And I walked away, ticked off.

We were walking to board,  and I asked Wumi if I said anything wrong (again talking to my friend and not via any device to the entire airport) when another person in uniform (apparently carrying the said DIG’s bag) turned and said, “how can you not know the DIG”?

By this time I was almost smoking from the ears. I raised my voice and said, “what is it about today that everyone’s eavesdropping on my conversations? Was I in any way speaking to you? Please leave me alone!”

He slunk away.

SMH. There should be no exceptions to the rules, especially in a very unsafe, insecure Nigeria. It is this ‘different rules for the goose and the gander’ that have fed corruption to the point of obesity.

And people shouldn’t eavesdrop!

Was an absolute delight to meet and have dinner with Vickie last year on my first ever trip to Ghana, that’s one more way Mac-Jordan is a blessing!

So she doesn’t give out where she’s from but I can, so maybe I will. Or will I? The hyperlink above gives a bit more about her so go on, go there too! For day 7 of our #31days31writers project, here’s Miss Vickie Remoe!

My name is Vickie Remoe and I am CEO of a marketing firm in Accra. I am an ECOWAS citizen.

This year I learned that the key to getting anything accomplished is meticulous planning. Even without all the money anyone can do anything if you just plan well.

I am most grateful for being able to have a business partner, who is GoWoman enough to give 110% always. Without her I wouldn’t have been able to publish GoWoman Magazine.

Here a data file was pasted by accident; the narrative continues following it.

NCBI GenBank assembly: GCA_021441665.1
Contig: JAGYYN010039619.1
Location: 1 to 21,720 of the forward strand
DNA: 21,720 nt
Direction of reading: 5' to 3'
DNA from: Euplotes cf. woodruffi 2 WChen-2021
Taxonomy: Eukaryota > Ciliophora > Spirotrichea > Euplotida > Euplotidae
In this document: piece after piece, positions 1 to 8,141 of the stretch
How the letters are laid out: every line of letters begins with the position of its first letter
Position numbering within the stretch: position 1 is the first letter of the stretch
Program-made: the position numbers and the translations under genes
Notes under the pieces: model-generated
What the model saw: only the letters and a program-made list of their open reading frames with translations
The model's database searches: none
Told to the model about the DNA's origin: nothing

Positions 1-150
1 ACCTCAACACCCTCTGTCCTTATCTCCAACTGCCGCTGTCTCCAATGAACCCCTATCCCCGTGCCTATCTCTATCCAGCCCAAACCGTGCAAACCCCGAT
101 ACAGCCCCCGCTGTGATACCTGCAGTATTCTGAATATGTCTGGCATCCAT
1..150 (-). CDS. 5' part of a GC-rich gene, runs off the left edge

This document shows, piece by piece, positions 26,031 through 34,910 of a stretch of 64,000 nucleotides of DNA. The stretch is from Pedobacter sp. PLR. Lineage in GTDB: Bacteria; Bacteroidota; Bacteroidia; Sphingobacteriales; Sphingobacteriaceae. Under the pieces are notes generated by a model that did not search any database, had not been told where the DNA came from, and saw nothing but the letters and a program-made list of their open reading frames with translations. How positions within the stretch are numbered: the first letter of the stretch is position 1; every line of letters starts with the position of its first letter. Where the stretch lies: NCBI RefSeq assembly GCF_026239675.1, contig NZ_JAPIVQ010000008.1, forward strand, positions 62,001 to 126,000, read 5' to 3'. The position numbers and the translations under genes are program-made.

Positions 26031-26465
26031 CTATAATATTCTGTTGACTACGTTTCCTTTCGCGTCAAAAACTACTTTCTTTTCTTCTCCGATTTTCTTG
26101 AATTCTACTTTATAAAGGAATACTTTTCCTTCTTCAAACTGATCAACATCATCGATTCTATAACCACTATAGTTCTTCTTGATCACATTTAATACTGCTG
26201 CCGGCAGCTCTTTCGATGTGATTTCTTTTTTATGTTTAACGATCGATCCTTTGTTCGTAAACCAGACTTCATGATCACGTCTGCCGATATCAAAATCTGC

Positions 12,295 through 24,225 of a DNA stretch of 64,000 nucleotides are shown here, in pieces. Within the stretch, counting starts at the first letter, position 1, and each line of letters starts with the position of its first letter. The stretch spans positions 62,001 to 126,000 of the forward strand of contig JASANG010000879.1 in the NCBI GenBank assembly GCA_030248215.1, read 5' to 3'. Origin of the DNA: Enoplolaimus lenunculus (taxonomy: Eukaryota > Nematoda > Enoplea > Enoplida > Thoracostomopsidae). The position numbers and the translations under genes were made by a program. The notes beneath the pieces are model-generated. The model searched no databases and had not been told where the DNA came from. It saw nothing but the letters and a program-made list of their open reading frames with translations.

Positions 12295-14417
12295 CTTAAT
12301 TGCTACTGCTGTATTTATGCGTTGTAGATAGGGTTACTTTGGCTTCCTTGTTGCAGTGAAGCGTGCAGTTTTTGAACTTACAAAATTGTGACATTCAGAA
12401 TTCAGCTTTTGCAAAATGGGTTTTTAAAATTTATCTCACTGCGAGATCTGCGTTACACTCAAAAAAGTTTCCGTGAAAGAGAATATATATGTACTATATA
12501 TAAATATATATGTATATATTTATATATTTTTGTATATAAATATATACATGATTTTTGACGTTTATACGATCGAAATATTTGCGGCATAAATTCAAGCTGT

The only regrets I have this year, are all around the same issue. Sometimes I don’t let my mother mother me, and this hurts her feelings.

So if I could do anything differently this year, I would shut up and let her do her mothering.

vickie remoe

I wish I had the courage to take ALL my hair off, she’s absolutely gorgeous!


There’s a whole set of chronicles from my London-Lagos-Djeregbe-Lagos-Abuja-Lagos-London trip, first one’s here.

We had devotionals everyday (link to my notes from all of them are here), and Jerome told this story during one of those devotionals. You might have heard it before but hey, no harm in reading it again, right?

In Lagos there is something called ‘Third Mainland Bridge‘, which runs above ….river and is about km in length. According to Lagosians, it is the worst place ever to get stuck in traffic because there is no shoulder, and no options for a U-turn or anything like that.

Anyway, so on this day there wasn’t any traffic, and this car with four guys in it was moving on the bridge when the driver miscalculated and went boom! into a pothole. All of them in the car heard a bang and when the driver got it together and stopped the car, they noticed that all the screws on one of the tires was off.

They were in the middle of the bridge, about … of road each way, and no screws to hold the tire in place so they could leave. Tried to call people to bring screws but for some reason they couldn’t get anyone willing to come bring screws to them.